- Awarded: 2012
- Award Type: Research
- Award #: 239832
The term ‘autism spectrum disorder’ exemplifies the tremendous heterogeneity in this neurodevelopmental disorder at both the clinical and underlying genetic levels. This heterogeneity is a major obstacle toward identifying the pathophysiology of autism. Genetic variations affecting brain proteins are directly expressed in brain function, connectivity and temporal dynamics, but indirectly in behavior.
Kevin Pelphrey and his colleagues at Yale University leveraged the Simons Simplex Collection (SSC) to apply a novel multidisciplinary approach involving cognitive neuroscience and molecular genetics to reveal how genetic differences manifest at the phenotypic level. Their project generated a dataset of clinical measures, electrophysiology and functional magnetic resonance imaging (fMRI) data that is freely available to both the SSC community and the broader scientific community.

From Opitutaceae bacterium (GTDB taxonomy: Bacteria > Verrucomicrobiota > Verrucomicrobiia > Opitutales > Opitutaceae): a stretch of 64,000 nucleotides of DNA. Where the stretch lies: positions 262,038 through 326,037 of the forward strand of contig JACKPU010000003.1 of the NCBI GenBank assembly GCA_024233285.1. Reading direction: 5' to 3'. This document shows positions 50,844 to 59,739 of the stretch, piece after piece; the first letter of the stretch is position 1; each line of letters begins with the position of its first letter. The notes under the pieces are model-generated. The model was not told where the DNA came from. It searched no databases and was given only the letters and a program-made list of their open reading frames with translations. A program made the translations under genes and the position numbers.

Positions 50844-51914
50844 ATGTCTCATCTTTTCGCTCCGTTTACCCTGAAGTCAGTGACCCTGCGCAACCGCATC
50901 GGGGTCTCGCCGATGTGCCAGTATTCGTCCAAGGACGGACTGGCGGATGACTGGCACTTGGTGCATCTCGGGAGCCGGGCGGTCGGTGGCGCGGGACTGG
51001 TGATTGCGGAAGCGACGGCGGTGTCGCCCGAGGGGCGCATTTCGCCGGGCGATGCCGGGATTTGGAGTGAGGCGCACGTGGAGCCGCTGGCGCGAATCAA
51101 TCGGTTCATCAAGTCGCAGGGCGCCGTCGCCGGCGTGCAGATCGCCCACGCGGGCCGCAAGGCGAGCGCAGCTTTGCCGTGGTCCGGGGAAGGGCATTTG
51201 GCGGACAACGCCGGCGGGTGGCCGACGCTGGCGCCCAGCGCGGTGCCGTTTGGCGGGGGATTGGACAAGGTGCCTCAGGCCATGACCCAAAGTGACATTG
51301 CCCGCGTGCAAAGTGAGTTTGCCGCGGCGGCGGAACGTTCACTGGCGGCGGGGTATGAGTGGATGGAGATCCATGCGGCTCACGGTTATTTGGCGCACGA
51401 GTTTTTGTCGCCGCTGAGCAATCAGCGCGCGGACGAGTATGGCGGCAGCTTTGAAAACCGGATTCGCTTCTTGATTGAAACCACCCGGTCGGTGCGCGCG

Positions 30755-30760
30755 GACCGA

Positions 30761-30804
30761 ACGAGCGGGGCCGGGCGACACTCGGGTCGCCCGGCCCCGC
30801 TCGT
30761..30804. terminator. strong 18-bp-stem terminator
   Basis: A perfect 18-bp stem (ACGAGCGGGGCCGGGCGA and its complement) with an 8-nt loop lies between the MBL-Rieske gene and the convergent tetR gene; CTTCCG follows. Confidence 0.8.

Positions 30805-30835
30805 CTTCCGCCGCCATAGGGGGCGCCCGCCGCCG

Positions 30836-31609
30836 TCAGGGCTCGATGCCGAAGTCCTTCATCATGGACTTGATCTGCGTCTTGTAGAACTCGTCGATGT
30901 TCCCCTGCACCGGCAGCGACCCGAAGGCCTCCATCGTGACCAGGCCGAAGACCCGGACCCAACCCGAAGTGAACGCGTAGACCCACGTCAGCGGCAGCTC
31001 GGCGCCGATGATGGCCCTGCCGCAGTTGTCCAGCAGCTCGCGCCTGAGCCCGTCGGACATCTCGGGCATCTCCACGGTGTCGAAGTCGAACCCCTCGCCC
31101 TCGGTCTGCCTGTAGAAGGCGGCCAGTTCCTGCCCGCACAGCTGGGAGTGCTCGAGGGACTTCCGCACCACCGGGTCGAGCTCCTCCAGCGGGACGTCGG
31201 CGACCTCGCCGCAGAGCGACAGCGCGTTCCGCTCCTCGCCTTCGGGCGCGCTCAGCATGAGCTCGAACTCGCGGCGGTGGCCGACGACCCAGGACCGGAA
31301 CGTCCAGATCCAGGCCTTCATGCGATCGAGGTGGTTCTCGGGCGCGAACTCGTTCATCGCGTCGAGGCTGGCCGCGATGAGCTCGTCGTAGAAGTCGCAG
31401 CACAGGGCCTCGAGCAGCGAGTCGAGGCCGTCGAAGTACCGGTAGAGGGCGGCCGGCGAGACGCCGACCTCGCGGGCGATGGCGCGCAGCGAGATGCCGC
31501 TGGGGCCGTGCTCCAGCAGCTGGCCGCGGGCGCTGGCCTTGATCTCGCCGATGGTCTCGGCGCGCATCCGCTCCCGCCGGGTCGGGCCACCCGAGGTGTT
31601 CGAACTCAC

The fMRI and electroencephalography datasets include resting-state data as well as task-based data from scanning sessions involving paradigms designed to engage key aspects of social perception and social cognition (for example, the perception of biological motion). These data inform multilevel analysis associating genetic variation and endophenotypes — measurable traits that connect the symptoms of a disorder to underlying genetic risk factors — across participants to reveal how individual genetic differences manifest at the endophenotypic level. Understanding these manifestations may allow researchers to bridge the gene-cognition gap in autism.